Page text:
C. B. Lee may have taken the most interesting spin ever on “write what you know” as her protagonist, Jessica Tran, is a first generation Asian American bisexual, just like she is, but the world of her story is certainly not Lee’s lived experience. Jess lives in the North American Collective, a super state formed after WW3, and her Nevada town of Andover is home to two superhero metahumans as well as their dastardly rival villains. Trying to describe this book without it sounding like a mid 1990s cartoon is a little difficult, but that’s because Lee uses comic superhero genre tropes as a backdrop to the narrative’s main concerns. Jess has to deal with several social and societal issues, as well as a little teenage drama thrown into the mix, as she juggles disappointing her parents, figuring out her friends, and a new internship with a mysterious employer.
Lee skirts around the usual race metaphor that people use when dealing with super humans, and instead grabs the subject of race head on, acknowledging the difficulties of the migrant experience. Occasionally Lee pops a word or two of Chinese into the dialogue, which is a welcome reminder that having a non-white character can invite more cultural complexity than simply stating a skin colour. In some ways it was a little disappointing to find that slurs which are currently used were still prevalent in the book’s setting, but I can understand that it is true to the experience that Lee was trying to get across.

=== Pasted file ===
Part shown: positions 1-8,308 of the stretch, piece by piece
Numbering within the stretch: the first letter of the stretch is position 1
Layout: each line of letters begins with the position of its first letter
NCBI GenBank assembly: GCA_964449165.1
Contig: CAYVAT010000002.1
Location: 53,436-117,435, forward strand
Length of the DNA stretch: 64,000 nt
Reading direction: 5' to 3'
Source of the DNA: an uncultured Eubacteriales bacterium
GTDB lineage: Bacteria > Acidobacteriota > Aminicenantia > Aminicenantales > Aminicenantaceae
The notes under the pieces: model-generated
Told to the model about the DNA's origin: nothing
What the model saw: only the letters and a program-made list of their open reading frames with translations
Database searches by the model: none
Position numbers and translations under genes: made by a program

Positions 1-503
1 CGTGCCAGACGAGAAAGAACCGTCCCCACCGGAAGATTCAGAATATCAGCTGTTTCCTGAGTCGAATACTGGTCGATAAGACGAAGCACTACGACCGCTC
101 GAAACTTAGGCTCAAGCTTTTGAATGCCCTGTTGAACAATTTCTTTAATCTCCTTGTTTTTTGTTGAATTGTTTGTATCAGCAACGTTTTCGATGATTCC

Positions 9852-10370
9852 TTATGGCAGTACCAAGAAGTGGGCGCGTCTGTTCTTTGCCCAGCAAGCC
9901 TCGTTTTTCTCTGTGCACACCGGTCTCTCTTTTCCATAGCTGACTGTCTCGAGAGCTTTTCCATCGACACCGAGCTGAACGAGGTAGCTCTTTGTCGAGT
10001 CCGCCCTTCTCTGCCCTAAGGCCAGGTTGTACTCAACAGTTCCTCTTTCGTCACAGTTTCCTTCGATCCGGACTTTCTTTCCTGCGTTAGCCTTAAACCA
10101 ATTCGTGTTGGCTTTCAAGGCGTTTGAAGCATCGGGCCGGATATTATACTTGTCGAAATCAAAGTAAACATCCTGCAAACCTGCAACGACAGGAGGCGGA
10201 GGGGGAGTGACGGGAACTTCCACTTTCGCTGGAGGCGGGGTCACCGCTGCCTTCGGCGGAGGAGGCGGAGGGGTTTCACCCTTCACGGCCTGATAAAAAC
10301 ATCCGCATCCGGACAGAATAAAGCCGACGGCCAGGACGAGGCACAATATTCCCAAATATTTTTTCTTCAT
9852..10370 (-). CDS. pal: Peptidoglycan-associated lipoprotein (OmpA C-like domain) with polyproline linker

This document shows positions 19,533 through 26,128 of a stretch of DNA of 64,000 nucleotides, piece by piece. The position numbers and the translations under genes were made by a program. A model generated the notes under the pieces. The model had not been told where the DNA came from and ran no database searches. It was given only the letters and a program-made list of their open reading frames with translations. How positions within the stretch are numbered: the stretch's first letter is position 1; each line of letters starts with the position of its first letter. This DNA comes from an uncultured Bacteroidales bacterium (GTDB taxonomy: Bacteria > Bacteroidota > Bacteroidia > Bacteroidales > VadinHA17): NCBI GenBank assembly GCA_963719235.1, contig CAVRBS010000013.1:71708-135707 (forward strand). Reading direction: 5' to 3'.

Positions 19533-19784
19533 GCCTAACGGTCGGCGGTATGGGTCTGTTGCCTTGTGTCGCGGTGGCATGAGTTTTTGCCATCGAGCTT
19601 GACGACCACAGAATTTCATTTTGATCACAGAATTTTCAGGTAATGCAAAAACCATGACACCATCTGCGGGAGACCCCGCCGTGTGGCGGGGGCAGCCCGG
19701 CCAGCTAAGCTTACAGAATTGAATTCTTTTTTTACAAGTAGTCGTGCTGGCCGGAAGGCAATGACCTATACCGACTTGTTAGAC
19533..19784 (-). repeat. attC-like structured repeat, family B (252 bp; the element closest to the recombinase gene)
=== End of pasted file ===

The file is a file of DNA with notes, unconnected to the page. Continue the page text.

Overall this book is great fun. It’s got a whole host of queer characters across the LGBTQ spectrum, and I found it was really good at moving focus between friends, family, and the wider world something which other YA books often struggle with. Despite a couple of heavy handed moments, Lee is great at introducing character’s queerness, including the subtle hints at one of the characters being trans before it’s explicitly mentioned.
When it comes to setting this story in the future, I don’t feel it was totally necessary. In many ways, it feels like Lee chose the future because old superhero comics would often set things in the future, or simply because authors often use time as a distancing tool. It could easily be an alternative version of now, rather than over a century from where we are, and I sometimes felt I was reading two different books, one a future sci fi and another a deeply felt modern high school drama. This feeling did ebb somewhat as the plot came together and certain discordant aspects fell into place. If you’re looking for speculative sci-fi you won’t find it here, but I think Lee does effectively use the setting she has created.
The pacing was good, and even with my misgivings about the setting, I found the plot and characters very engaging. I’m glad it’s part of a series, as a large amount of the narrative was a set up to something much larger, and I would certainly recommend this to readers who want something which isn’t too challenging on its own, but might lead to something more.
Casey is a non-binary bookseller and writer, a sometime poet and an all-the-time queer. Their favourite genre is usually sci-fi / fantasy, but they can be found reading kids books and angsty YA whenever the mood strikes. Most of their reads are for audiobooks because they have ADHD and printed text is not their friend. They recently attempted to start a bookstagram which you can find here @know.thy.shelf